Gaffi's Dr David Denning (centre) at stakeholder meeting on fungal diseases hosted by GAFFI.

Gaffi’s Dr David Denning (centre) at stakeholder meeting on fungal diseases hosted by GAFFI.

Stakeholders jointly committed more action, collaboration and serious attention to the topic. “More should be done to reduce deaths – Dr Swarup Sarkar from UNAIDS said during his presentation on the economic and AIDS deaths modeling. He continued; “”Many people living with HIV are starting antiretroviral treatment too late and die prematurely as opportunistic infections take hold. This can be prevented if efforts are urgently scaled up to ensure the timely diagnosis of HIV as well as early screening and treatment of opportunistic infections.

Issued by Susan Osborne, Director of Communications, The Goodwork Organisation. Email or telephone +44 7836 229208.

Images/photos available on request or see Meeting program here:

Notes to Editors –

Globally, over 300 million people of all ages suffer from serious fungal infections every year resulting in 1,350,000 deaths. Like malaria with 627,000 deaths and tuberculosis with 1,300,000 deaths annually (2013), many deaths from fungal infection are avoidable. Most serious fungal infections are ‘hidden’, occurring as a consequence of other health problems such as asthma, AIDS, cancer, organ transplant and corticosteroid therapies. All require specialised testing for diagnosis, and delays or missed diagnosis often lead to death, serious chronic illness or blindness. While antiretroviral therapy of HIV infection is essential, many patient die of fungal disease before antiretroviral treatment, or in the first year of therapy.

GAFFI is a registered International Foundation based in Geneva, focussed on four major tasks related to serious fungal infections. These are:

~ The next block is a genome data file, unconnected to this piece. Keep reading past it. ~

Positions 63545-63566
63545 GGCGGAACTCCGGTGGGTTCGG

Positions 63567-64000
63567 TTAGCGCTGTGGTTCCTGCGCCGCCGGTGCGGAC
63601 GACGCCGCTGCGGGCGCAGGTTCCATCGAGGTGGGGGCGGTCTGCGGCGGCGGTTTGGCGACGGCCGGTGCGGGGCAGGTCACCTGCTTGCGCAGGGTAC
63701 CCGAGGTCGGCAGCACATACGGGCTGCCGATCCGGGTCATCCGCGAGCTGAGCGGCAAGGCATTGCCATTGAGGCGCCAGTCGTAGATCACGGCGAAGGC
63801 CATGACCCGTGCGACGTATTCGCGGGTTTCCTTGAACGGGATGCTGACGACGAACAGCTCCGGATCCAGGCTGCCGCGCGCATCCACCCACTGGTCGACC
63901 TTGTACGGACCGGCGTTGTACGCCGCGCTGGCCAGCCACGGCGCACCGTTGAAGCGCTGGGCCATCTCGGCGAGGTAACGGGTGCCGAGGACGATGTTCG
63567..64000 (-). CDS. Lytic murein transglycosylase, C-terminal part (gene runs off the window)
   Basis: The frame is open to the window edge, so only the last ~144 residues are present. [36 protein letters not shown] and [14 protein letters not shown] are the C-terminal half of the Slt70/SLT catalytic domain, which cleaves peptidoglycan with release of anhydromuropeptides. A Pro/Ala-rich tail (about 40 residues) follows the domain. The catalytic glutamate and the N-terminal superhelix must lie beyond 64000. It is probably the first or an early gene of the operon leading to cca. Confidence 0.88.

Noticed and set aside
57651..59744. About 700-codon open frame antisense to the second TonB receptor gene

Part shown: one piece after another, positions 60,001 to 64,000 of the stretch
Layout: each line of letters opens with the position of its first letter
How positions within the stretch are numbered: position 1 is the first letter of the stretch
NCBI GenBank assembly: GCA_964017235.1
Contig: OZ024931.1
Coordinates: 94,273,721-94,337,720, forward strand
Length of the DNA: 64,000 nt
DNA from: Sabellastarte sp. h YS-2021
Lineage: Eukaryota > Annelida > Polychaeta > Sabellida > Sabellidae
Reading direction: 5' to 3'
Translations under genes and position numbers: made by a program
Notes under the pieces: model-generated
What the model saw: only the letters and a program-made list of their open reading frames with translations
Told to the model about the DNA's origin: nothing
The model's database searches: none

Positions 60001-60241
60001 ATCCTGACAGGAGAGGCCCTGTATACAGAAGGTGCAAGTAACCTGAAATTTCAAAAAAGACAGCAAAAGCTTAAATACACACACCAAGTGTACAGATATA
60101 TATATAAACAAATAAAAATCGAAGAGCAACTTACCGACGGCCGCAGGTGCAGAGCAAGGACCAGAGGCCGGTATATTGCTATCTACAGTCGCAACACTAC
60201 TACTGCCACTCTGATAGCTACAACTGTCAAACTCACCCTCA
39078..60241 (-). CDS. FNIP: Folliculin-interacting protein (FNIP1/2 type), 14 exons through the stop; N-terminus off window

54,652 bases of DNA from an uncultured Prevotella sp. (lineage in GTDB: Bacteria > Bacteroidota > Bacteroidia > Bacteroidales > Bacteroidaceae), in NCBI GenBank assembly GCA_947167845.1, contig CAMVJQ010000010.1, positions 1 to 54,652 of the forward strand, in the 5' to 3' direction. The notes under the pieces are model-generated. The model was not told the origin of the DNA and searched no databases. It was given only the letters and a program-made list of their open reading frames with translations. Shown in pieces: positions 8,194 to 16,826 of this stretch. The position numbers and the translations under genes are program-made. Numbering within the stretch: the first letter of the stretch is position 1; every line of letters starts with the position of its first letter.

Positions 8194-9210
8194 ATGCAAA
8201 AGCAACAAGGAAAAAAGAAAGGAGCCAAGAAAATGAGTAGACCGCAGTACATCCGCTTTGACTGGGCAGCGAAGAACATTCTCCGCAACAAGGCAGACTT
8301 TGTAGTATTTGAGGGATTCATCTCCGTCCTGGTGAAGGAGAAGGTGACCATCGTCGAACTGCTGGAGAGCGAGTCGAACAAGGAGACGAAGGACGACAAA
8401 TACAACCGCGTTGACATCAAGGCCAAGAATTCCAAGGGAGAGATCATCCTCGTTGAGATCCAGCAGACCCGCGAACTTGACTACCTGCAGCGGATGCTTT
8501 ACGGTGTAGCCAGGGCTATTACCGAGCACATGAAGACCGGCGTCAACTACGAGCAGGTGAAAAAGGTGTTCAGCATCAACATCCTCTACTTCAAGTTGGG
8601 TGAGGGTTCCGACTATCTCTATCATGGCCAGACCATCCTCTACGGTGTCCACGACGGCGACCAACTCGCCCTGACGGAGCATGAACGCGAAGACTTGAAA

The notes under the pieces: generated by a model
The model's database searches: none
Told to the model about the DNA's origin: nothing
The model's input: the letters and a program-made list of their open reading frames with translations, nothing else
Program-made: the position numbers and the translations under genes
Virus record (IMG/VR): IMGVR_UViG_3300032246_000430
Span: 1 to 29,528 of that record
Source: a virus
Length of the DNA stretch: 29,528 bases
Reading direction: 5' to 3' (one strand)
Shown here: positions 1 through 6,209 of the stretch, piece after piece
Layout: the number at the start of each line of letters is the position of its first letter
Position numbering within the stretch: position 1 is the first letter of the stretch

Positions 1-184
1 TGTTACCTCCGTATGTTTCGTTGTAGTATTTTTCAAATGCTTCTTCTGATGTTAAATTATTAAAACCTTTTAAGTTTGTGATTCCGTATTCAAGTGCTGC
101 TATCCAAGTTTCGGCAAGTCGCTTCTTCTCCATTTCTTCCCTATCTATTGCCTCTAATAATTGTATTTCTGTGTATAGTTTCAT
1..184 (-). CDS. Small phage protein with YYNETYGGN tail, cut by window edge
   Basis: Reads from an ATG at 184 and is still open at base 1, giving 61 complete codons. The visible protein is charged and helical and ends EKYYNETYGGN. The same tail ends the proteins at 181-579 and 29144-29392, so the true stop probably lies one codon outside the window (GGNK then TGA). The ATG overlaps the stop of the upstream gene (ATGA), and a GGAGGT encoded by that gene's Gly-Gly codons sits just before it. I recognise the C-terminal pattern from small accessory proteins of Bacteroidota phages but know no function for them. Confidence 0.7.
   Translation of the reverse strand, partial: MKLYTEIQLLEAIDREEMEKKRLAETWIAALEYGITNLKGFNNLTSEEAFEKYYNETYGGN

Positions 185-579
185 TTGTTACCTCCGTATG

• Universal access to fungal disease diagnostics for serious fungal disease
• Universal access to generic antifungal agents – current status by country here:
• Better data on the number and severity of fungal infections
• Health professional education related to better recognition and care for patients with serious fungal disease.

Cryptococcal infection:

Cryptococcal infection, which progress to meningitis is fatal unless diagnosed and treated. The best drugs for meningitis are amphotericin B and flucytosine. Fluconazole is less effective and so 50-70% of people die of this infection in many countries, through lack of the best drugs. Currently there are an estimated 370,000 patients infected. In the modeling, based on Uganda prices, the cost of treating these patients was estimated at over $735 million, with approximately $500 million in antifungal drug costs. This assumes that amphotericin B and flucytosine area available, which often they are not. An alternative approach is to screen those with low CD4 cell counts for cryptococcal antigenemia, and treat with fluconazole, which is probably effective in preventing meningitis in most. A screen and early treatment strategy implemented for 60 per cent of patients would cost just over $400 million, with $300 million in antifungal costs. This earlier intervention was estimated to save more than 120,000 lives due to improved clinical outcomes.